Building Community At and Beyond Camp

I don’t know about you, but a good number of my current communities are one step away from reality — they only exist online. I have a Facebook community, which includes a good number of friends-of-friends that I’ve never met in person. I visit a set list of blogs every day and have a great time interacting with the authors and the other readers. While our definition of community might be expanding, I don’t think any of us have lost sight of the importance of a good, old-fashioned in-person community though.

According to the American Camp Association, parents have identified the development of social skills/living in community (such as making new friends, getting along with others, becoming more responsible, and learning group-living skills) as one of the main reasons they send their children to camp. The owners, directors and staff at summer camp all understand the power of community and structure these skills into their programs in several areas.

1. Communal Living

I am an only child, and as such, I always had my own room when I was a child, so living in a camp bunk for the first time was a huge learning experience. For the first time, I had to be part of a community of people who were sharing space, delegating work and working, communally, to make things work. It didn’t take long for me to get into the routine of doing my part and see how even the most menial job — mine was taking out the trash – contributed to the health of the community.

Bunkmates must also learn how to navigate the waters of communal decisionmaking. They must work through the inevitable issues and conflicts that come up in bunk living — and they must learn to adapt and get along when things don’t go their way. They learn to live by the will of the majority, while at the same time respecting the needs of others who represent the minority. Again, according to the ACA, “small group living also provides the necessary intimacy for individuals to achieve a sense of belonging, explore a variety of group roles, cooperate and form relationships with others, and have input into the group’s activities”.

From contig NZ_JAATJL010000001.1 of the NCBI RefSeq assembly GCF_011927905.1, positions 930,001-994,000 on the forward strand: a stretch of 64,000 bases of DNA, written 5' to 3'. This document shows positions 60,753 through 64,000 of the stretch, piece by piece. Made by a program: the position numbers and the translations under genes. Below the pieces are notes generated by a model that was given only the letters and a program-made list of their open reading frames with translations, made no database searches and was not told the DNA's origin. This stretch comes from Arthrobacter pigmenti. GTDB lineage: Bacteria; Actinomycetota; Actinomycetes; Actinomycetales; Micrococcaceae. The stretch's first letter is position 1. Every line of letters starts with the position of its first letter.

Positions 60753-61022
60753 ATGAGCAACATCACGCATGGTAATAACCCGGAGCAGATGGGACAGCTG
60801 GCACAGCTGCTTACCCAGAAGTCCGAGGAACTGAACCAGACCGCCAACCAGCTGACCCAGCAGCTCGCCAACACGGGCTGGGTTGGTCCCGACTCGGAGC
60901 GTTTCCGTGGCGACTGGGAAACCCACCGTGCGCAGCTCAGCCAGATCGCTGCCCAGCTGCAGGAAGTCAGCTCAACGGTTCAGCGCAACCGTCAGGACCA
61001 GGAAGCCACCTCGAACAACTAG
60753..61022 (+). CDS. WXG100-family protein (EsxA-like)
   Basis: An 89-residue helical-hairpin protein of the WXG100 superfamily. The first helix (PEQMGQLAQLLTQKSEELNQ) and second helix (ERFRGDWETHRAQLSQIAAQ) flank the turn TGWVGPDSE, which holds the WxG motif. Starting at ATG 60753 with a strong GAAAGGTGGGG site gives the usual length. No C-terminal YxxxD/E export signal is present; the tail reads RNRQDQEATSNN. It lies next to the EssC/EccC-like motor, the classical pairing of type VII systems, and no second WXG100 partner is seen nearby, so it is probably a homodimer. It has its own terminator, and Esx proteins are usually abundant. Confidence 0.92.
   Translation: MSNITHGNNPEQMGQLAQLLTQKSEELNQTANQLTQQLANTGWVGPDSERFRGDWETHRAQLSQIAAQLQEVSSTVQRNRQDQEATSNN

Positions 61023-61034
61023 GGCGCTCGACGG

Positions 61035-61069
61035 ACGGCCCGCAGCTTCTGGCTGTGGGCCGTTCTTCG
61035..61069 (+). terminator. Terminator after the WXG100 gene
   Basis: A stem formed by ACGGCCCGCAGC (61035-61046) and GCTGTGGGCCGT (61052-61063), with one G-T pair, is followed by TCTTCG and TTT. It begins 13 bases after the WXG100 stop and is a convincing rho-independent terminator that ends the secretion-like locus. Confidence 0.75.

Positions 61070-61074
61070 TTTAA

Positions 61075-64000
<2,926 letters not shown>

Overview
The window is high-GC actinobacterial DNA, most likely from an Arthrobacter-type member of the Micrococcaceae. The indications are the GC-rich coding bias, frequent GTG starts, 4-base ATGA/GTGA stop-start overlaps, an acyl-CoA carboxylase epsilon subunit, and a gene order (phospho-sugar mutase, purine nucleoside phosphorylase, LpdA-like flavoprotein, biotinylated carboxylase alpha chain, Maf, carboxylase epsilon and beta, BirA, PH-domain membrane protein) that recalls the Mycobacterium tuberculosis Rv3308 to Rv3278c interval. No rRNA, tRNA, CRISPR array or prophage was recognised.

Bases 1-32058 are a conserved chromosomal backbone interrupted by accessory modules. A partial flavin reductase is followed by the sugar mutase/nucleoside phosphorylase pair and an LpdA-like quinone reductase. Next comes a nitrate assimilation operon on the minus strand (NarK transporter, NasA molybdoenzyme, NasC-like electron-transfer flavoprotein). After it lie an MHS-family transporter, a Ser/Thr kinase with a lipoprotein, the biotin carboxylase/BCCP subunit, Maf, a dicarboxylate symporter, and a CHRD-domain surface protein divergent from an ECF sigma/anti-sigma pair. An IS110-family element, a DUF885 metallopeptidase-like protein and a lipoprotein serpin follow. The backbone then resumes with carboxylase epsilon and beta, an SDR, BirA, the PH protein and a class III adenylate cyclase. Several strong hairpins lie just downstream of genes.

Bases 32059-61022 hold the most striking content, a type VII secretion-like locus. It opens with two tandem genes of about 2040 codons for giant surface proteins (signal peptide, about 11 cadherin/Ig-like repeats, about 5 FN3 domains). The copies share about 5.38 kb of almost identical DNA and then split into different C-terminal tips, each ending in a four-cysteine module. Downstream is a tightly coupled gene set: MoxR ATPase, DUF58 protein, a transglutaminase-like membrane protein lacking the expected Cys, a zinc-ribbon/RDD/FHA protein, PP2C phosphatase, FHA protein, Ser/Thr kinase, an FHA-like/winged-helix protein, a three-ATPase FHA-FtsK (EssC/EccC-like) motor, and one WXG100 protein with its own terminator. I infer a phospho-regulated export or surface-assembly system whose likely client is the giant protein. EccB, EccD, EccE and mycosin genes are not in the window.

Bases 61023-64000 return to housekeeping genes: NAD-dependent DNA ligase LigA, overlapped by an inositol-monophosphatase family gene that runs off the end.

2. Eating and Singing Together

In the past few years there has been a large ad campaign promoting family dinners. Sitting around the dinner table sharing stories, concerns and the high and low points of your day with family members — or fellow campers — creates intimate bonds between all of the participants. Most camps have family-style meals and singing traditional camp songs together is often a ritual. Songs are always a founding piece of any culture and at camp, at the end of session when everyone knows the camp songs, they too become community bonds that live through the years.

3. Connections that Last

Although sometimes I am annoyed with how much of my life occurs online, there’s no arguing that modern social networking has helped nurture the lifelong friendships developed at camp. Now, instead of waiting days or week from a letter from a camp pen pal, you can send a text message, IM, or just nudge them on Facebook. Many camps have Facebook groups, some devoted exclusively to alumni from certain years, so the 50-somethings reminiscing about camp in the 70s can be a subgroup of a larger online camp community.

Camp Weequahic bike races. I’m guessing early 1980s here. Any alumni want to chime in?

No matter how much time passes, the camp community lives on. Alumni have frequent get-togethers and are always welcome to spend a day visiting their old camp haunts. Many camps host reunions every year and invite alumni from different generations to come and visit together, creating yet another community, another branch of the family tree.

Want to get connected with Camp Weequahic again? Check out the Facebook page!

How did you experience community at camp? How have you sustained it since? We’d love to hear your stories in the comments below!

Susan

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